The Criminalization of Abortion in Ecuador

Earlier this year, Ecuador’s high court finally decriminalized abortion in the case of pregnancy due to rape. Still, outside of the narrow exceptions (rape, as mentioned, and threat to the life of the pregnant person), abortion is illegal and can result in severe penalties. For instance, those receiving an abortion can be imprisoned up to two years while those performing an abortion can receive up to three years of jail time. Such punitive measures perpetuate disempowerment and fear. Abortion has been illegal in Ecuador since 1837, though it was rarely prosecuted. This changed in 2009, when women’s rights activists came into conflict with the religious right over legal reforms. Since then, prosecutions of women suspected of having had an abortion have escalated sharply.

In a newly released report by Human Rights Watch titled “Why Do They Want to Make Me Suffer Again?”, the organization reviewed over 140 cases from 2009-2019 where women and girls, health providers, and companions were prosecuted for abortion-related charges. Of the cases where the patient’s age could be determined, 61% were between the ages of 18 and 24. This is a horrific reality for young women just exiting adolescence. Moreover, seeing as Ecuador has the third-highest rate of adolescent pregnancy in Latin America, youth are in crucial need of family planning too.

The risk of imprisonment can create a detrimental mistrust between patients and health care providers. In the case files mentioned before, 73% of the abortion-related prosecutions were reported to the police by a healthcare provider. It is likely that this hostility toward abortion, or a perceived attempt at an abortion, would dissuade individuals from seeking out necessary reproductive care, even in emergencies. On the other hand, the law is incentivizing medical providers to report patients to the authorities irrespective of the true nature of the obstetric or gynecological condition.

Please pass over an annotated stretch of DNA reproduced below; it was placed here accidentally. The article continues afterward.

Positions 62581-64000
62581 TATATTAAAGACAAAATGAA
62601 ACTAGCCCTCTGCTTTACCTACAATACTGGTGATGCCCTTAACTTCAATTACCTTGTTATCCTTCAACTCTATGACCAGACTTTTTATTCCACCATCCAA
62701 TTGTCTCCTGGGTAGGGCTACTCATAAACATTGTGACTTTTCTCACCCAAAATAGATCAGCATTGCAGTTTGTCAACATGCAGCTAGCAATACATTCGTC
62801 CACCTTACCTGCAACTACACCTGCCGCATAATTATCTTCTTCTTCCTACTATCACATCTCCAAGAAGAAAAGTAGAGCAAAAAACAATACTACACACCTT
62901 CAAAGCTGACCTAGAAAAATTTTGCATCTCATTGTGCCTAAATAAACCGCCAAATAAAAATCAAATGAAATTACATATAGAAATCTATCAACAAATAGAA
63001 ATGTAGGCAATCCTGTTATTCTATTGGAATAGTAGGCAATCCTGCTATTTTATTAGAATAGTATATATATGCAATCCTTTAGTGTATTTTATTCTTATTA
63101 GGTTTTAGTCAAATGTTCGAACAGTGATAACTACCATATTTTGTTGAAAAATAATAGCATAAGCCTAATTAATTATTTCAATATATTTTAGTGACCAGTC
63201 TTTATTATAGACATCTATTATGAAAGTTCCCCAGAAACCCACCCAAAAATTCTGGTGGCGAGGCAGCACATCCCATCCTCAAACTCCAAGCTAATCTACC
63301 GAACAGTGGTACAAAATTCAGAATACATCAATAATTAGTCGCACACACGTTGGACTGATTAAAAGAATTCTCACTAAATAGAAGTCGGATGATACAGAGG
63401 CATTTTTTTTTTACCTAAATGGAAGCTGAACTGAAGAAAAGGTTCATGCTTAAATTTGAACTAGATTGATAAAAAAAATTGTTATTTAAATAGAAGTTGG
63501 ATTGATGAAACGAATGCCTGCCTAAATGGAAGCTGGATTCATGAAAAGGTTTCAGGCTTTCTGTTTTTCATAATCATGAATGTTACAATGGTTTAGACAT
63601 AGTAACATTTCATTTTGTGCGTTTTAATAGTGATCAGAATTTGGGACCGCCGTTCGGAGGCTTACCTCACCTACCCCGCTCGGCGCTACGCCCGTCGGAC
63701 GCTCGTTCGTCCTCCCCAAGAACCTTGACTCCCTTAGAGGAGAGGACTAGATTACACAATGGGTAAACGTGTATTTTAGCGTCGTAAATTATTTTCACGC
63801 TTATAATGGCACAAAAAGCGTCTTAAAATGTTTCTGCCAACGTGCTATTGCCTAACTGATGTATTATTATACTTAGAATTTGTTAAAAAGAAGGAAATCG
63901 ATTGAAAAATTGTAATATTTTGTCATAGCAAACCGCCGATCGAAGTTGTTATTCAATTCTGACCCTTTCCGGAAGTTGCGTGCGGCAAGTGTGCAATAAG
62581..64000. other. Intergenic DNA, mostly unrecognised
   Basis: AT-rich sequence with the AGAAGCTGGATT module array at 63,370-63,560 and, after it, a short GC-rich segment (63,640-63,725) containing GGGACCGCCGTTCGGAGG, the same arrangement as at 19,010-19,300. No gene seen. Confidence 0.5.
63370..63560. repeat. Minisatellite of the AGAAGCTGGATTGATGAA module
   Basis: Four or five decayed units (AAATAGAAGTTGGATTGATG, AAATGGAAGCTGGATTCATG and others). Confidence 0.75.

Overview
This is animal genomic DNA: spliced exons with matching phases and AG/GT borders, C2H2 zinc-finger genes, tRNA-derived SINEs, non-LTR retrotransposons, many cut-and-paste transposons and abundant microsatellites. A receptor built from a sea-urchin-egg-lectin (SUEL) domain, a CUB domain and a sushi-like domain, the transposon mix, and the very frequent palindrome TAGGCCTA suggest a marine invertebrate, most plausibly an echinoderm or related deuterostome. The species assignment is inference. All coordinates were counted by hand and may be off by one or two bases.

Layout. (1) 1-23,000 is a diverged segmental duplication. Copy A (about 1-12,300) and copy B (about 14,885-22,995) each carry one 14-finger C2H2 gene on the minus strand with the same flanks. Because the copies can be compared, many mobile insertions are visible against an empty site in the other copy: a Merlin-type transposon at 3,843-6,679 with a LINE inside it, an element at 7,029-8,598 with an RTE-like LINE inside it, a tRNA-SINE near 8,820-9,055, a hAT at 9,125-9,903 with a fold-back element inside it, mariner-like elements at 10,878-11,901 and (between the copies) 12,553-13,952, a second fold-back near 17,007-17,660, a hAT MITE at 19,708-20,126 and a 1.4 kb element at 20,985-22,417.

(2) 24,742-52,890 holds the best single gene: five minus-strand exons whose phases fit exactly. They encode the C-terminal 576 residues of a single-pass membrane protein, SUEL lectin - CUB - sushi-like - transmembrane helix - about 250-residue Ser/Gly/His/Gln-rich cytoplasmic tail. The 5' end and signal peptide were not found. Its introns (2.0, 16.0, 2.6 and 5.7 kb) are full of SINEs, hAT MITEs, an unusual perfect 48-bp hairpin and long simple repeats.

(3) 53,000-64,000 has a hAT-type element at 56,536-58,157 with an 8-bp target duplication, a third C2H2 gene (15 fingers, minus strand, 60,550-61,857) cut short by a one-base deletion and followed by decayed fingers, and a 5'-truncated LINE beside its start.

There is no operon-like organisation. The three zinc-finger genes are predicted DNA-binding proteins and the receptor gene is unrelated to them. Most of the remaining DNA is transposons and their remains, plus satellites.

Despite the strict anti-abortion laws, unsafe abortion has increased by 43% in the last 8 years in Ecuador. We know that legal restrictions do not stop people with unintended pregnancies from seeking abortion services. Restrictions push an otherwise safe procedure into unsafe conditions where people are willing to take life-threatening risks. It’s worth it to mention that the risks of unsafe abortion are entirely preventable—through decriminalization, adequate health services, and sexual education, we can protect women’s health and lives.

There is no way around it: criminalizing abortion harms women and girls. Ecuadorians deserve to trust their health care system and feel confident that their human rights will be upheld. It’s great that Ecuador took a stand for survivors of sexual violence. Protecting survivors is a step in the right direction for the future of reproductive rights and gender equality in the country. Yet, there is still a long road ahead. Until women of Ecuador can safely access reproductive health services free of stigma, barriers, and criminalization, their human rights will continue to be violated.

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